How Paul McCartney was inspired to write the song 42 years ago
by Barry Miles
April 11, 2008
PAPERBACK WRITER WAS written by Paul McCartney in the early spring of
1966. "Penguin paperbacks was what I really thought of, the
archetypal paperback," McCartney reflected when I asked what his
inspiration was. Penguin was almost a generic term for paperbacks in
the early Sixties: they had such market dominance that people used
the word to mean any paperbound book.
There was a shop on Charing Cross Road that sold nothing but
Penguins, and a few doors away, Better Books also sold their complete
catalogue, taking up half a room. In the days before hardback
publishers had their own paperback lines, Penguin was able to publish
George Orwell, Evelyn Waugh, Virginia Woolfe, Aldous Huxley, F. Scott
Fitzgerald, James Joyce, D.H. Lawrence, virtually every major author.
Everyone knew their colour coding: orange spine for fiction; blue for
the non-fiction Pelican line; green for crime, black for classics.
Germano Facetti had already introduced illustrations to the covers,
but the typography and layout was still strictly standardised.
The kind of Penguin that McCartney was thinking of was The L-Shaped
Room by Lynne Reid Banks, published in 1963. The working-class novels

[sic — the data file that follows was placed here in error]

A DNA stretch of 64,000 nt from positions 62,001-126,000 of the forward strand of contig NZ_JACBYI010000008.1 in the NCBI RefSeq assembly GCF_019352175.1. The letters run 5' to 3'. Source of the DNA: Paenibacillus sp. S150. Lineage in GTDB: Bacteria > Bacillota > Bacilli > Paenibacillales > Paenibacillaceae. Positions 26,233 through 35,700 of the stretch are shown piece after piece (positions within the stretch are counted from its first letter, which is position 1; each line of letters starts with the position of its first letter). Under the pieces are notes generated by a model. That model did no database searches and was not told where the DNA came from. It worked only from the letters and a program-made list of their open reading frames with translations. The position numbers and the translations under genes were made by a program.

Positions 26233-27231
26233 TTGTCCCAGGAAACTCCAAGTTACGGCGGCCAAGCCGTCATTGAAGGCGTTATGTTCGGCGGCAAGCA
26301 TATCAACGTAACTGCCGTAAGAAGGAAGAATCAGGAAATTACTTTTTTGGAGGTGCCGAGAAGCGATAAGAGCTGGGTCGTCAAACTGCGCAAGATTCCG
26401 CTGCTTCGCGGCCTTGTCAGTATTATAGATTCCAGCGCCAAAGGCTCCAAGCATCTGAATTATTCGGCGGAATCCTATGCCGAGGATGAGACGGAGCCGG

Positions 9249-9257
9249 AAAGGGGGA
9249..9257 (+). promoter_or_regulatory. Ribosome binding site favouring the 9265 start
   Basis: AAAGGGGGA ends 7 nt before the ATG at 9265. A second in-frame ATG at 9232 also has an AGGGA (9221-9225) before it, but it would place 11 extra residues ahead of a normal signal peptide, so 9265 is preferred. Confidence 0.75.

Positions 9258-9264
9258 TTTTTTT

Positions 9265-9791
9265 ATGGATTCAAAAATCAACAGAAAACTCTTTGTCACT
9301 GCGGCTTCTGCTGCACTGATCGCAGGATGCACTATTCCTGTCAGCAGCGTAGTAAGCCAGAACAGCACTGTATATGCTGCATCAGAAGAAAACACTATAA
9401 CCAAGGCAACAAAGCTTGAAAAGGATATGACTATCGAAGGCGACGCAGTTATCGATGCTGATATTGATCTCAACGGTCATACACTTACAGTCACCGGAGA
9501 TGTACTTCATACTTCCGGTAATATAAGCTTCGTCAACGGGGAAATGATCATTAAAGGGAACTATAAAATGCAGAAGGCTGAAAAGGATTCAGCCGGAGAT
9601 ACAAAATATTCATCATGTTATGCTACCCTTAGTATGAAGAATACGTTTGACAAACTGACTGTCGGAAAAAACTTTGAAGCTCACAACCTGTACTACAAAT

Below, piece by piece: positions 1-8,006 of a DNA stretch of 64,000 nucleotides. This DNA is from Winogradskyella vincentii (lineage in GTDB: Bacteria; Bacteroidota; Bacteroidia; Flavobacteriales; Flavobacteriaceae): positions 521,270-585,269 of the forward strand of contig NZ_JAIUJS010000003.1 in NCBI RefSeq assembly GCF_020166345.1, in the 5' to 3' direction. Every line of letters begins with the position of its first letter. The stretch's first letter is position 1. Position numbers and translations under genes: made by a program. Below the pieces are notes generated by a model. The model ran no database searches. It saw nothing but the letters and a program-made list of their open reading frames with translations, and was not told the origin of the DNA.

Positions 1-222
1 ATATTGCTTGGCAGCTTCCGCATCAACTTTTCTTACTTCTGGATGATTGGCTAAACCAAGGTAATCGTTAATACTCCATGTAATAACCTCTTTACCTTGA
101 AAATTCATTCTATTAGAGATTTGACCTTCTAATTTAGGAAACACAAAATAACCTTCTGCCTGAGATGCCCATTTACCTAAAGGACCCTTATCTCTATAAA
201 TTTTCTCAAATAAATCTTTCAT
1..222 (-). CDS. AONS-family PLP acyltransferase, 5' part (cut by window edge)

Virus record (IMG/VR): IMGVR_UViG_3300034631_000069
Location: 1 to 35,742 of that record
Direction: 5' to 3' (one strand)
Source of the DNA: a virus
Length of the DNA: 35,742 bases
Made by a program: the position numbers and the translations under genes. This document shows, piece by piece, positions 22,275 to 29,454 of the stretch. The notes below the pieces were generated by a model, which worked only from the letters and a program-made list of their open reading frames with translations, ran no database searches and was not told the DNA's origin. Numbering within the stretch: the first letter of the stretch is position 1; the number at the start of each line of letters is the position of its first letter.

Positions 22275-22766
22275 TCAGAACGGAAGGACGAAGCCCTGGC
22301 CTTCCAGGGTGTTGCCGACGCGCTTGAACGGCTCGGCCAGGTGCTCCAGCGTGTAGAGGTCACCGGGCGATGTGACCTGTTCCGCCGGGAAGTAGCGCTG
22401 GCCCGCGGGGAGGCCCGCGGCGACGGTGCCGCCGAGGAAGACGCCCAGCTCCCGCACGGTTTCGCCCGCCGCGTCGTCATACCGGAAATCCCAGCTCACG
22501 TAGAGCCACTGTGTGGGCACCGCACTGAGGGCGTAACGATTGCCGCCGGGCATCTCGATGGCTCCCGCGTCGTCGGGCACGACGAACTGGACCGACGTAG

of the late Fifties and early Sixties had an immediate relevance to a
group of youths down from Liverpool. McCartney: "We would be staying
in Gower Street. It was like 'digs'. You could read The L-Shaped Room
and totally associate. 'This is what I'm doing! This is about me.'
It's true. It was an exact parallel; young professionals in a rooming
house." In the days before they stopped touring, and before they
moved to London, the Beatles clocked up enormous numbers of hours in
vans and buses, going from concert to concert, TV studio to recording
studio. Cassette tape recorders were not yet in use, so they passed
the time with books and magazines, unless a pirate radio station was
When he wrote Paperback Writer, McCartney had been living in an attic
room in his girlfriend's parent's large townhouse on Wimpole Street
for almost two years. His girlfriend, Jane Asher, and her brother,
Peter, then in Peter and Gordon, were both well- read and had large
collections of books. The influence of living in an upper-middle
class artistic household on McCartney was immense: he attended first
nights, art openings, concerts of experimental music, all of which
fed into his musical compositions. By this time he was collecting his
In the autumn of 1965, my partner John Dunbar and I opened Indica
Books and Gallery in Mason's Yard, off Duke Street St James's in
Piccadilly. The third partner in the enterprise was Peter Asher and
through him, one of the helpers who filled in holes in the wall,
painted and put up shelves, was McCartney. Before we opened, I
assembled the stock of the bookshop in the basement of the Ashers'
house in Wimpole Street. Some days when I went in I would find a note
from McCartney saying that he had taken some books: one listed Peace
Eye Poems by Ed Sanders, Drugs and the Mind by De Ropp, Gandhi on
non-violence and a book of poems by the Finnish poet Anselm Hollo. He
had eclectic taste.